#5 - Code Quality

While there’s no standard definition of “code quality”, a common theme is that quality code is easy to understand. Cleverti suggests that a key component of code quality is “Readability, consistency — how easy it is to read and understand sections of the code; this includes code clarity, simplicity, and documentation.”   

Coding Sans includes among a broader list of quality attributes the following:

Clarity: Easy to read and oversee for anyone who isn’t the creator of the code. If it’s easy to understand, it’s much easier to maintain and extend the code. Not just computers, but also humans need to understand it.

Maintainable: high-quality code isn’t overly complicated. Anyone working with the code has to understand the whole context of the code if they want to make any changes.

Documented: The best thing is when the code is self-explaining, but it’s always recommended to add comments to the code to explain its role and functions. It makes it much easier for anyone who didn’t take part in writing the code to understand and maintain it.

The magic of a good code discussion tool is that it can improve the quality of your codebase by improving all of these attributes in a way that doesn’t require adding any new process, procedures, nor meetings into the mix. Your team’s discussion implicitly becomes quality-improving documentation.  Areas of your codebase that may, for a host of reasons, be harder to understand will inevitably be annotated with explanations of how they work. Then consider the discussions that aren’t happening today because discussing code without a code discussion tool is too tedious. Making it easier to discuss code means that code that isn’t easily understood will more likely be discussed and improved upon...and documented.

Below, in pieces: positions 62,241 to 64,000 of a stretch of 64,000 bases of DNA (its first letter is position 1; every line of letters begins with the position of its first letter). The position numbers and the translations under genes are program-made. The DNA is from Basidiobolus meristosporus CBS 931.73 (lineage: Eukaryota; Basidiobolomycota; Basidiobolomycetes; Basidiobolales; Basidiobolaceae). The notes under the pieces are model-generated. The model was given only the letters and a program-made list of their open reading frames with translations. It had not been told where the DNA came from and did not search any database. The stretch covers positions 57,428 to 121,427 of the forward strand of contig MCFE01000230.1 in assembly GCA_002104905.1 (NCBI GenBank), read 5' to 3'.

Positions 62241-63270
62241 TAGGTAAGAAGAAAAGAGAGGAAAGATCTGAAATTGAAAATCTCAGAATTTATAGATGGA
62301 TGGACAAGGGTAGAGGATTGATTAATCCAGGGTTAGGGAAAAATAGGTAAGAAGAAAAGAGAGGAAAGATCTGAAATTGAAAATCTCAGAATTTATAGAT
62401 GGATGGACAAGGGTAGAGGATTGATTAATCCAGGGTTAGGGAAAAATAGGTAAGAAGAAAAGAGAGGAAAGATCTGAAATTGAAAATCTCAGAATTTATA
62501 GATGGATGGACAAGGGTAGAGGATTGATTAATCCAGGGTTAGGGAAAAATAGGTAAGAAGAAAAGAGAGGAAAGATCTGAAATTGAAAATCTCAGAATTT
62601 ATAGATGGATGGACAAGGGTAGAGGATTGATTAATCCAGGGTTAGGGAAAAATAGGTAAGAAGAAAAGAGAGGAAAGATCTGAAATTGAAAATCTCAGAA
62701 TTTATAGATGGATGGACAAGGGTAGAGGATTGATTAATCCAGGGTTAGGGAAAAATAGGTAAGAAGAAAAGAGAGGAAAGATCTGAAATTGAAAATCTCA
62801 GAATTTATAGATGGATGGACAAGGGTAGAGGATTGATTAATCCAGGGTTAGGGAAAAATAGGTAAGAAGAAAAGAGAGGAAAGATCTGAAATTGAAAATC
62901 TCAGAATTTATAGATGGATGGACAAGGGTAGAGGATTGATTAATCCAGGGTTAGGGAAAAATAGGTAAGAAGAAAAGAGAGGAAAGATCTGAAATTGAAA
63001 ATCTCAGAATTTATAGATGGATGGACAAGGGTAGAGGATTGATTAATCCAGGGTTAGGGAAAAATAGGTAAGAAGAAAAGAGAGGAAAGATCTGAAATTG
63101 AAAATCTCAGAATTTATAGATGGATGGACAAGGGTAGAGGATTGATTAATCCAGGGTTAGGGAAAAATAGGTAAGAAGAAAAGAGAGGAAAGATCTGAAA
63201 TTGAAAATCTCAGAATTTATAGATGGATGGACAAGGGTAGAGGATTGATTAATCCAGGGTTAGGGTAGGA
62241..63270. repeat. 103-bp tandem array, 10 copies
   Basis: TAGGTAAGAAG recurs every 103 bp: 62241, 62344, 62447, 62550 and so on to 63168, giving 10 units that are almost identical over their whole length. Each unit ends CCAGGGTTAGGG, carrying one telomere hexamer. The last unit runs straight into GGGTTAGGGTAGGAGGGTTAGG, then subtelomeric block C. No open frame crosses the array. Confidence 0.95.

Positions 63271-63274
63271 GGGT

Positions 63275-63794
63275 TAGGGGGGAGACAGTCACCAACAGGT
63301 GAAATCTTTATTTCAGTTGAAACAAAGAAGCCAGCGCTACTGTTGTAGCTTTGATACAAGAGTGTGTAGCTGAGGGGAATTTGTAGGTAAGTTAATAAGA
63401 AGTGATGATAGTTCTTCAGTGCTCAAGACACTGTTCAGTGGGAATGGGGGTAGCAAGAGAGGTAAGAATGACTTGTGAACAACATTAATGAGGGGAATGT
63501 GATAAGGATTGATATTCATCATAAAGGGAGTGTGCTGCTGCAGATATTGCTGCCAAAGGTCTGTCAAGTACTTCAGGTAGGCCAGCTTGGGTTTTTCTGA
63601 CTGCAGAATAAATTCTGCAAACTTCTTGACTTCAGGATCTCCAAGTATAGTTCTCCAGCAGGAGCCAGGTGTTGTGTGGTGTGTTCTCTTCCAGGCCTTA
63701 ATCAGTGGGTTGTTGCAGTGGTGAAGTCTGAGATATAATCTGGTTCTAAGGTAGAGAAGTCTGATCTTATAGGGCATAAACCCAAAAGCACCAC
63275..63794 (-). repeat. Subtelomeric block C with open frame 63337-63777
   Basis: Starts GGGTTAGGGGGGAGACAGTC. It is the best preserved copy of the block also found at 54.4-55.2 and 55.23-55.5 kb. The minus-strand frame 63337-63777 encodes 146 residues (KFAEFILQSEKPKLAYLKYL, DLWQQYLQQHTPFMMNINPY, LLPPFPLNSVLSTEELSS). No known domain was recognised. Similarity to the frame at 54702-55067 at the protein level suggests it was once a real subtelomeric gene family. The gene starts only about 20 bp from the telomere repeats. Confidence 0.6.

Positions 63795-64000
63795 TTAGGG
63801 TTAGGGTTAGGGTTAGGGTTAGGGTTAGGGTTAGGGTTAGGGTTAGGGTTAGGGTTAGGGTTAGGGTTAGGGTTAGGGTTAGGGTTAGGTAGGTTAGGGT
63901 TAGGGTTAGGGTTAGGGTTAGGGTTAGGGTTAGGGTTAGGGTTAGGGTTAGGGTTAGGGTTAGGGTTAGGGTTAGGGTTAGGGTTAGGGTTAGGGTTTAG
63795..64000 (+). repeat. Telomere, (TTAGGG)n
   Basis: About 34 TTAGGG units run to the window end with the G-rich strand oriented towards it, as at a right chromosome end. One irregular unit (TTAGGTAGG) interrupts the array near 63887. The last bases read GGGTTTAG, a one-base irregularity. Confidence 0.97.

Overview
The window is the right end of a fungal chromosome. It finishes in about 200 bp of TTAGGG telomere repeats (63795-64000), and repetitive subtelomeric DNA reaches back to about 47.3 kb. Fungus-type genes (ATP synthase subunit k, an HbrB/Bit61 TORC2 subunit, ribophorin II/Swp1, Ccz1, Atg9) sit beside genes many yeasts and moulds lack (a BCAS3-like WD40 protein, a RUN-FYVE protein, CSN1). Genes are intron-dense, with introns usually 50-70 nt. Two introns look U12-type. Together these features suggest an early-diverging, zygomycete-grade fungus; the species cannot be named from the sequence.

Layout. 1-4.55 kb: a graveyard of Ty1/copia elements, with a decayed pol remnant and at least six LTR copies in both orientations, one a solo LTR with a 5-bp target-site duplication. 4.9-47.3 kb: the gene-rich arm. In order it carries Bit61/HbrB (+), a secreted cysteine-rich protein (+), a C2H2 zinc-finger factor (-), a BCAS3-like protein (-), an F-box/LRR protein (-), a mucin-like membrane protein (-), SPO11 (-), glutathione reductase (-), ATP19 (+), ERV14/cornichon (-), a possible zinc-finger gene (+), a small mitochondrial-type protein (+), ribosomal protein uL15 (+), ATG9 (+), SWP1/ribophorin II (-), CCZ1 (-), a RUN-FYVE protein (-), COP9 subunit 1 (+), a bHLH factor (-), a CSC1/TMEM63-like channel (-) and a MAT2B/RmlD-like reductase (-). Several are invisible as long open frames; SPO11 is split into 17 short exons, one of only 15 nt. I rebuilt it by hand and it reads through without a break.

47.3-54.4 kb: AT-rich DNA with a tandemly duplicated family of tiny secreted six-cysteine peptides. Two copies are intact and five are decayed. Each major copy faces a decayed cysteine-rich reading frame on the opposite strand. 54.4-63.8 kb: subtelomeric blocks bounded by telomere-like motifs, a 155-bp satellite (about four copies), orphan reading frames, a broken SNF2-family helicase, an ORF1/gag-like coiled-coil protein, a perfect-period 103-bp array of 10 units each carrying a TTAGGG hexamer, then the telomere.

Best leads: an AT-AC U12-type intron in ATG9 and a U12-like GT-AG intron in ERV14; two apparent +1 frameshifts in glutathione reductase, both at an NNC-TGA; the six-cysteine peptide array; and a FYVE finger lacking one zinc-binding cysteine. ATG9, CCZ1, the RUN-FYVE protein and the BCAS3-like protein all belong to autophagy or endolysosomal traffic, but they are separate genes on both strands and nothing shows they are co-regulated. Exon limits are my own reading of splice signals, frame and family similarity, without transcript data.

Let’s also consider code review. One of the best ways to ensure that code is well written - clear, maintainable, well-documented - is to ensure that it is reviewed by others. In fact, for 4 years in a row “Code Review” was considered the #1 thing a software development team can do to improve code quality as per SmartBear’s annual survey.





As discussed above, a code discussion tool allows more code to be reviewed earlier in the development process as it’s being written..

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Above are 5 good reasons your remote team should be using a code discussion tool such as CodeStream. If your team is currently using a code discussion tool we’re sure you may have experienced some other benefits. Please let us know @teamcodestream on Twitter.  We’d also love to hear about what other types of tools you find beneficial for remote team management.

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Please share your thoughts and feedback @teamcodestream.

About CodeStream

CodeStream helps development teams discuss, review and understand code. CodeStream links comments and issues directly to the code blocks they refer to, making them instantly available to everyone on the team.